garnish

verb
gar·​nish | \ ˈgär-nish How to pronounce garnish (audio) \
garnished; garnishing; garnishes

Definition of garnish

 (Entry 1 of 2)

transitive verb

b : to add decorative or savory touches to (food or drink) garnished the fish with parsley leaves
2 : to equip with accessories : furnish
3 : garnishee

garnish

noun

Definition of garnish (Entry 2 of 2)

2 : something (such as lemon wedges or parsley) used to decorate or flavor food or drink
3a : an unauthorized fee formerly extorted from a new inmate of an English jail
b : a similar payment required of a new worker

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Choose the Right Synonym for garnish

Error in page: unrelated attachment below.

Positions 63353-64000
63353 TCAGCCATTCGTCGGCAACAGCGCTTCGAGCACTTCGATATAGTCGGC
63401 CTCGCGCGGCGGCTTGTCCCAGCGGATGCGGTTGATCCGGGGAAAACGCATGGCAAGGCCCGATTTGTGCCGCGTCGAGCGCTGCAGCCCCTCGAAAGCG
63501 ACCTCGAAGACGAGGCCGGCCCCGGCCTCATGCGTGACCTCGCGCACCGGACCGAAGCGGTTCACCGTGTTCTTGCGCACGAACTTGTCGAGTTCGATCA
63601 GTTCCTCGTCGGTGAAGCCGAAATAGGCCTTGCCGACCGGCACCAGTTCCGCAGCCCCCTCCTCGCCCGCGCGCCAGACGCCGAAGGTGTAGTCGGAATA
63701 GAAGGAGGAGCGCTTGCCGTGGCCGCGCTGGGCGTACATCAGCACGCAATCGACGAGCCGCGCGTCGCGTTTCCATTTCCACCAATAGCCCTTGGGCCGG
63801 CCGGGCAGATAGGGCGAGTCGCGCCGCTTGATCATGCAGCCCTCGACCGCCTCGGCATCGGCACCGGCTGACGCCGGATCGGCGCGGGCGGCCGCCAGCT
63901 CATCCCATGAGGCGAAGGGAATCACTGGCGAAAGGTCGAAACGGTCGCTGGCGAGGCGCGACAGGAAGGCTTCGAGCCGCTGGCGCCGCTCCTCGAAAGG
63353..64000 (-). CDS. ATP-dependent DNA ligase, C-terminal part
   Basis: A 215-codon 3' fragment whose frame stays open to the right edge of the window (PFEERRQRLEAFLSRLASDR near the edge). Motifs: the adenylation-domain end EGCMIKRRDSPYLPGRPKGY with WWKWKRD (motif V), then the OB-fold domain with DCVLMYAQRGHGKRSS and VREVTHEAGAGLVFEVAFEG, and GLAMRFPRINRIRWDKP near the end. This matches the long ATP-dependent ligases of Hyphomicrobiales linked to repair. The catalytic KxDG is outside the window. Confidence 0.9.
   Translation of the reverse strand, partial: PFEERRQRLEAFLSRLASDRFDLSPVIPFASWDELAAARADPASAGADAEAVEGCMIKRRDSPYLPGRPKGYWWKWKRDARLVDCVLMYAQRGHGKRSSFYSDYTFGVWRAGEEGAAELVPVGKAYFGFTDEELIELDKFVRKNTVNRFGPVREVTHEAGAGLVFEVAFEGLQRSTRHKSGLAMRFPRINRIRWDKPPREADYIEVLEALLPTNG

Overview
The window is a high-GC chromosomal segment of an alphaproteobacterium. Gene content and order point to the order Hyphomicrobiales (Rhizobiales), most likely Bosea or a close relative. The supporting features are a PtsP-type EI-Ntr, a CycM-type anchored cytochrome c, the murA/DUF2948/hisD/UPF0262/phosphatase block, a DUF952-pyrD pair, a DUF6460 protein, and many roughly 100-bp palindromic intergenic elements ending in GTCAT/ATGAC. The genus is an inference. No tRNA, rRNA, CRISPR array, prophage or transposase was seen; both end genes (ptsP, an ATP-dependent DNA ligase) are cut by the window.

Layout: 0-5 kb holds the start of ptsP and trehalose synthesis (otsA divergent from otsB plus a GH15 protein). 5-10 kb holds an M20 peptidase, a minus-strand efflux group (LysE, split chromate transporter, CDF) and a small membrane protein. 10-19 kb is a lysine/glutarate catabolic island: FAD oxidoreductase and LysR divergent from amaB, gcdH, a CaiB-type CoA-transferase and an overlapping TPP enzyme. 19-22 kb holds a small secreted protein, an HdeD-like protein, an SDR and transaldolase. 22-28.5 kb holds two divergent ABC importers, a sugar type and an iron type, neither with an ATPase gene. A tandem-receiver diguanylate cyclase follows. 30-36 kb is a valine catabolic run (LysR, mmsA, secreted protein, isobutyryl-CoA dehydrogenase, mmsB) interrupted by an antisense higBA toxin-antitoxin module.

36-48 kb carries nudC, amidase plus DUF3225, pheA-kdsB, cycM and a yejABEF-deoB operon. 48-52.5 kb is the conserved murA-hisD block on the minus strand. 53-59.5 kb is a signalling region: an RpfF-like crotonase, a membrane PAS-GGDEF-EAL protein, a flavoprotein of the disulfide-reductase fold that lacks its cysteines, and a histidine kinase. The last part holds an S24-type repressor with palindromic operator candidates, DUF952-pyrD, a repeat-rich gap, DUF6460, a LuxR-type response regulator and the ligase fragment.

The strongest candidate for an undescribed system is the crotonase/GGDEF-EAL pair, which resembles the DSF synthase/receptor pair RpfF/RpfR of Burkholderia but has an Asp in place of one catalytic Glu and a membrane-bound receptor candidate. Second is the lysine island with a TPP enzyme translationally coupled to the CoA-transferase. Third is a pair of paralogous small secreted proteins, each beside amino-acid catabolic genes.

Verb

adorn, decorate, ornament, embellish, beautify, deck, garnish mean to enhance the appearance of something by adding something unessential. adorn implies an enhancing by something beautiful in itself. a diamond necklace adorned her neck decorate suggests relieving plainness or monotony by adding beauty of color or design. decorate a birthday cake ornament and embellish imply the adding of something extraneous, ornament stressing the heightening or setting off of the original a white house ornamented with green shutters , embellish often stressing the adding of superfluous or adventitious ornament. embellish a page with floral borders beautify adds to embellish a suggestion of counterbalancing plainness or ugliness. will beautify the grounds with flower beds deck implies the addition of something that contributes to gaiety, splendor, or showiness. a house all decked out for Christmas garnish suggests decorating with a small final touch and is used especially in referring to the serving of food. an entrée garnished with parsley